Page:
European mountains are cultural heritage, not just natural heritage

Rocca Calascio is a mountaintop fortress in the province of L’Aquila in Italy. It testifies to the long relationship between humanity and the mountain, and how natural landscapes are also cultural landscapes. Credit: UNESCO, Author provided

In 2019, mountaineering was recognized by UNESCO as intangible heritage of humanity and “a shared culture made up of knowledge of the high mountain environment, the history of the practice and the associated values, and specific skills”. However, mountaineering is inextricably linked to the mountain, a place of extraordinary interest that must be defended even more. The Alpine landscape protection initiatives address the issues of spatial planning, sustainable development, tourism, agriculture and energy, but it is also essential to approach these subjects through the prism of the historical and cultural values ​​of the mountain.

A session at the 10th International Congress of Associazione Italiana di Storia Urbana (Italian Society of Urban History) focused on this specific topic. Title “The mountain landscape between eremitical contemplation, aesthetic appeal and sporting conquest”Session 6.03 explored current challenges and called for protecting mountains not only as but also like .

To achieve this ambitious goal, we must know and value the multiple meanings and cultural values ​​of landscapes. Only then can we implement integrated protection strategies similar to what is happening in the best-known monumental sites.

Bearing the brunt of climate change

Due to melting ice and snow, mountain ecosystems are particularly vulnerable to climate change. They are also exposed to increasingly intensive visits, which can damage them irreversibly if the values ​​to be protected are not clearly identified. However, their cultural relevance is often neglected or exploited by tourist promotion and distorted by folklorization phenomena.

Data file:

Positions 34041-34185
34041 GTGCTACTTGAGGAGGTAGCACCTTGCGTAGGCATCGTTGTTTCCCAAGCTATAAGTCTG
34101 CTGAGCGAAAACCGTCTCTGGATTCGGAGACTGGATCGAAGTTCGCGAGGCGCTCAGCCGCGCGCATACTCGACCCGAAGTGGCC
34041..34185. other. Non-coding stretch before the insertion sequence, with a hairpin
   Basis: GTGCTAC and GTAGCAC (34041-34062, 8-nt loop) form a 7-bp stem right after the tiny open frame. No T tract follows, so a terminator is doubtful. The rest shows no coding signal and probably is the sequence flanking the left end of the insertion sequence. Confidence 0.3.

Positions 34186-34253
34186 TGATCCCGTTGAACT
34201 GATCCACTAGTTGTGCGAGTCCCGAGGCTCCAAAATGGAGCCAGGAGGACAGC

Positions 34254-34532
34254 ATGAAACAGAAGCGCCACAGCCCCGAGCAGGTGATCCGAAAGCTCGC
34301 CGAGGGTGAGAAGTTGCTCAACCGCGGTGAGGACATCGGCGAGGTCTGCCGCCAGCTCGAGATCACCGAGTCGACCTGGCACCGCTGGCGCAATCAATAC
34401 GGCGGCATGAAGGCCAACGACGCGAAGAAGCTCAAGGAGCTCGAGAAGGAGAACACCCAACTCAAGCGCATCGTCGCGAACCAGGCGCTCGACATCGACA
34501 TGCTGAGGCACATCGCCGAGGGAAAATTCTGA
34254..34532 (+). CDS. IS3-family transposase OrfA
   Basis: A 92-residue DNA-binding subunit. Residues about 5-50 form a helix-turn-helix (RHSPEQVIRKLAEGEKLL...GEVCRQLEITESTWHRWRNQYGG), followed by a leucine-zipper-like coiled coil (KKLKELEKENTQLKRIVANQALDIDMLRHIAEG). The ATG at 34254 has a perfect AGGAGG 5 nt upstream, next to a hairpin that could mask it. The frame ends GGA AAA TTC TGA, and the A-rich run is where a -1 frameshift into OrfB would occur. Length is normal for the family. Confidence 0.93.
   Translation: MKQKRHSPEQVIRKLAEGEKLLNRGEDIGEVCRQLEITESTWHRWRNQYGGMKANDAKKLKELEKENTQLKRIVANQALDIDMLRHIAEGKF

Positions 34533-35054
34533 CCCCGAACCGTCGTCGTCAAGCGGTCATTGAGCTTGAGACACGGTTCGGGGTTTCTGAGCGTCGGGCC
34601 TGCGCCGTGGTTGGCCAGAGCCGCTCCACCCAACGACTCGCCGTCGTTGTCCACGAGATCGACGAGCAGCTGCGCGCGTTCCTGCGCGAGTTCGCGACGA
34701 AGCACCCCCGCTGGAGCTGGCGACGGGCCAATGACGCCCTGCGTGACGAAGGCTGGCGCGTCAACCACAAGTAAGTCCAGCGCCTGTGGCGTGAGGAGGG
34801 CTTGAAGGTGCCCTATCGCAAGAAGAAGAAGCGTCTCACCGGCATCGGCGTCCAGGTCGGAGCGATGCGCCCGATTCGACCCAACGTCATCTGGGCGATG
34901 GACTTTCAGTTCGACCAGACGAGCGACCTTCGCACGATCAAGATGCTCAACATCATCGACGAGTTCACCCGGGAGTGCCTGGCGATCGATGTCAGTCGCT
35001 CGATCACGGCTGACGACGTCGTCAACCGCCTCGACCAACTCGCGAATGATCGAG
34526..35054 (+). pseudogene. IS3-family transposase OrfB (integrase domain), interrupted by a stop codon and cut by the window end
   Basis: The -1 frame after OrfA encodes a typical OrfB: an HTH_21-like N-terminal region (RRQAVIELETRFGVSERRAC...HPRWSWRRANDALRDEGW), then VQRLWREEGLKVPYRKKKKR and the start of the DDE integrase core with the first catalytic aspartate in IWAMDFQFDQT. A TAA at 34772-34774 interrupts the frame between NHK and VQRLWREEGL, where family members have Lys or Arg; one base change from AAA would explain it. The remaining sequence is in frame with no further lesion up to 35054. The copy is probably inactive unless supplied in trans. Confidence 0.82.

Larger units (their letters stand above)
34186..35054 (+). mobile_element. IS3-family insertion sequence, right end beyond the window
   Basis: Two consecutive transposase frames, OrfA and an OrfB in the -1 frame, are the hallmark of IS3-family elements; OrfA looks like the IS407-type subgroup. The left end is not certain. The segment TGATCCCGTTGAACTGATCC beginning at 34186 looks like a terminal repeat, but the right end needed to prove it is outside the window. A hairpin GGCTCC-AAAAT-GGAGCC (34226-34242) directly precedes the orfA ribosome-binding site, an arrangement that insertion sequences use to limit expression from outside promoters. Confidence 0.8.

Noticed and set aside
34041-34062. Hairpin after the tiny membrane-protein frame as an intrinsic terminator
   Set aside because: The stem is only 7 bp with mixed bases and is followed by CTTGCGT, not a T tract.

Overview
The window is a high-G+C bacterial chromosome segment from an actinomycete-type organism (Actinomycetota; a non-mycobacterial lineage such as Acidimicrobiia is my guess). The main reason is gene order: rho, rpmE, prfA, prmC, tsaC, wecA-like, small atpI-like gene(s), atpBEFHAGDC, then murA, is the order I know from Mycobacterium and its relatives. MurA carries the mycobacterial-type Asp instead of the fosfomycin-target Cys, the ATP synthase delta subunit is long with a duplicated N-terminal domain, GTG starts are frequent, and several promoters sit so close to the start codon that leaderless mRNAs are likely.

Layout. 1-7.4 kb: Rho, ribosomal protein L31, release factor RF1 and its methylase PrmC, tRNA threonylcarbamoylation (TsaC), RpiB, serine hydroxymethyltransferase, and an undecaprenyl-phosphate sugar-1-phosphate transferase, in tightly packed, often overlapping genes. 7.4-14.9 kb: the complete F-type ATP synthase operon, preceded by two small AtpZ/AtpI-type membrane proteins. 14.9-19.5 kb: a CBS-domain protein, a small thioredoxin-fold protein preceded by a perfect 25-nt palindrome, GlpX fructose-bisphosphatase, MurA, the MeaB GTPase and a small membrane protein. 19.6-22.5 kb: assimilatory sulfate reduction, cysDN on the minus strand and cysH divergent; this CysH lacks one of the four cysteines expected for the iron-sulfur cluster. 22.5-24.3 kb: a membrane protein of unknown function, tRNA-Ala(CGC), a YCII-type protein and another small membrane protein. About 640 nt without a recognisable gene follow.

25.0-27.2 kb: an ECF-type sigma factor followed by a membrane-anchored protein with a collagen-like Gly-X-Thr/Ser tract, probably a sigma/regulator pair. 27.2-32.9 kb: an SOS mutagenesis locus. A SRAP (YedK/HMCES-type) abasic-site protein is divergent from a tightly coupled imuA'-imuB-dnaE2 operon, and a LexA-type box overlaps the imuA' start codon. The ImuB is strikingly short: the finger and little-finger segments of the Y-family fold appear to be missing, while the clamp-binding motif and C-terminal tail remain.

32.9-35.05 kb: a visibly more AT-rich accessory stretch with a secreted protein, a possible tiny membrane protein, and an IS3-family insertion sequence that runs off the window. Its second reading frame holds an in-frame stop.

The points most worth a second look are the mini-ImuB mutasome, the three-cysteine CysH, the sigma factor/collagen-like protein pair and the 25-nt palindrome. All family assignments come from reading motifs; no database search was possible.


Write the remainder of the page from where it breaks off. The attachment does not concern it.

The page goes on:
Reflection on natural and cultural heritage should not be limited to sites of outstanding universal value; it must recognize mountain territories as places to be preserved not only for their environmental characteristics, but also for their historical and cultural values.

Over the past 50 years, many alpine environments have changed considerably in appearance and within a few years, several glaciers could disappear completely. This is not just a serious environmental problem, but an irreparable cultural loss. Glaciers are indeed archives of valuable information for science, as well as historic landscapes in decline.

From the 17th to the 19th century, young upper-class European men had to assume a ‘big tour‘ across Europe to Italy. The “eternal snows” forced travelers to make at least one stop in the Alps on their adventurous and difficult journeys to get there (William Windham 1741; Pierre Martel 1742).

Hannibal crossed the Alps in 218 BC., and has left traces in the descriptions of historians. Built over the centuries, structures such as huts and shelters, roads, pilgrims’ hospices and churches have shown the depth of our relationship with mountain territories. During the First and Second World Wars, more notable material evidence was left behind, including fortifications, tunnels, trenches, shelters, barracks and places of the Resistance.